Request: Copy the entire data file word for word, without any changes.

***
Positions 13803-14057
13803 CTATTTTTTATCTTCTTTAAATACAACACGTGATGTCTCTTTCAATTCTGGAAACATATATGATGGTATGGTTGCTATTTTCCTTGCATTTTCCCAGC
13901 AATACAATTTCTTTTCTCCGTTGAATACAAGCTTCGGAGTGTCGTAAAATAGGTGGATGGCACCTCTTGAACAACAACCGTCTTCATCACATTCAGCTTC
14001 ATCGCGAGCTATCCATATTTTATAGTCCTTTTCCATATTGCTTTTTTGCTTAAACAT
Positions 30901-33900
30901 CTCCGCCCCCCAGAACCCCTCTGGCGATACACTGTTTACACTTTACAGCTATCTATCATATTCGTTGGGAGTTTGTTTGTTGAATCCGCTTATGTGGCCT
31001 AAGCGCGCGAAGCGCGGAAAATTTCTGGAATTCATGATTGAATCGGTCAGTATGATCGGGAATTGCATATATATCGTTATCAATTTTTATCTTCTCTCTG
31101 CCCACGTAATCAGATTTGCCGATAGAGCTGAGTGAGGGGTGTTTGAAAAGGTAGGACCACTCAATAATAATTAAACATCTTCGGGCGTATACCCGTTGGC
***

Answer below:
Positions 13803-14057
13803 CTATTTTTTATCTTCTTTAAATACAACACGTGATGTCTCTTTCAATTCTGGAAACATATATGATGGTATGGTTGCTATTTTCCTTGCATTTTCCCAGC
13901 AATACAATTTCTTTTCTCCGTTGAATACAAGCTTCGGAGTGTCGTAAAATAGGTGGATGGCACCTCTTGAACAACAACCGTCTTCATCACATTCAGCTTC
14001 ATCGCGAGCTATCCATATTTTATAGTCCTTTTCCATATTGCTTTTTTGCTTAAACAT
Positions 30901-33900
30901 CTCCGCCCCCCAGAACCCCTCTGGCGATACACTGTTTACACTTTACAGCTATCTATCATATTCGTTGGGAGTTTGTTTGTTGAATCCGCTTATGTGGCCT
31001 AAGCGCGCGAAGCGCGGAAAATTTCTGGAATTCATGATTGAATCGGTCAGTATGATCGGGAATTGCATATATATCGTTATCAATTTTTATCTTCTCTCTG
31101 CCCACGTAATCAGATTTGCCGATAGAGCTGAGTGAGGGGTGTTTGAAAAGGTAGGACCACTCAATAATAATTAAACATCTTCGGGCGTATACCCGTTGGC